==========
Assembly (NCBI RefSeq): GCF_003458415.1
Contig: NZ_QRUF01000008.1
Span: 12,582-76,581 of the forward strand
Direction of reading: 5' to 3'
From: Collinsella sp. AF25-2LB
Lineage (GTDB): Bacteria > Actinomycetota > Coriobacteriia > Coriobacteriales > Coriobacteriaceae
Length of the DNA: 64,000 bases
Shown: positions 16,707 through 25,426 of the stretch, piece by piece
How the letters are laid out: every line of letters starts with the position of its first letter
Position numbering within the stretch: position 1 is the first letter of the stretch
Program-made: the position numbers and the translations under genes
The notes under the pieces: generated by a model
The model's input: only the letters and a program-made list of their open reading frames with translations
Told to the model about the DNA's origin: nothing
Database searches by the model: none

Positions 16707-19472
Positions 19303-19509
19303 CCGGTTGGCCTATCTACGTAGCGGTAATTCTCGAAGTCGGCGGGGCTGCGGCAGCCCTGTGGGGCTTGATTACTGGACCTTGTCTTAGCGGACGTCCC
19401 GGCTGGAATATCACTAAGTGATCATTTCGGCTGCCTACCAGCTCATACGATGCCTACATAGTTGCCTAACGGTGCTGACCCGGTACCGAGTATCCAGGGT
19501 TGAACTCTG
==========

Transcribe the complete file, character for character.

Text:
Assembly (NCBI RefSeq): GCF_003458415.1
Contig: NZ_QRUF01000008.1
Span: 12,582-76,581 of the forward strand
Direction of reading: 5' to 3'
From: Collinsella sp. AF25-2LB
Lineage (GTDB): Bacteria > Actinomycetota > Coriobacteriia > Coriobacteriales > Coriobacteriaceae
Length of the DNA: 64,000 bases
Shown: positions 16,707 through 25,426 of the stretch, piece by piece
How the letters are laid out: every line of letters starts with the position of its first letter
Position numbering within the stretch: position 1 is the first letter of the stretch
Program-made: the position numbers and the translations under genes
The notes under the pieces: generated by a model
The model's input: only the letters and a program-made list of their open reading frames with translations
Told to the model about the DNA's origin: nothing
Database searches by the model: none

Positions 16707-19472
Positions 19303-19509
19303 CCGGTTGGCCTATCTACGTAGCGGTAATTCTCGAAGTCGGCGGGGCTGCGGCAGCCCTGTGGGGCTTGATTACTGGACCTTGTCTTAGCGGACGTCCC
19401 GGCTGGAATATCACTAAGTGATCATTTCGGCTGCCTACCAGCTCATACGATGCCTACATAGTTGCCTAACGGTGCTGACCCGGTACCGAGTATCCAGGGT
19501 TGAACTCTG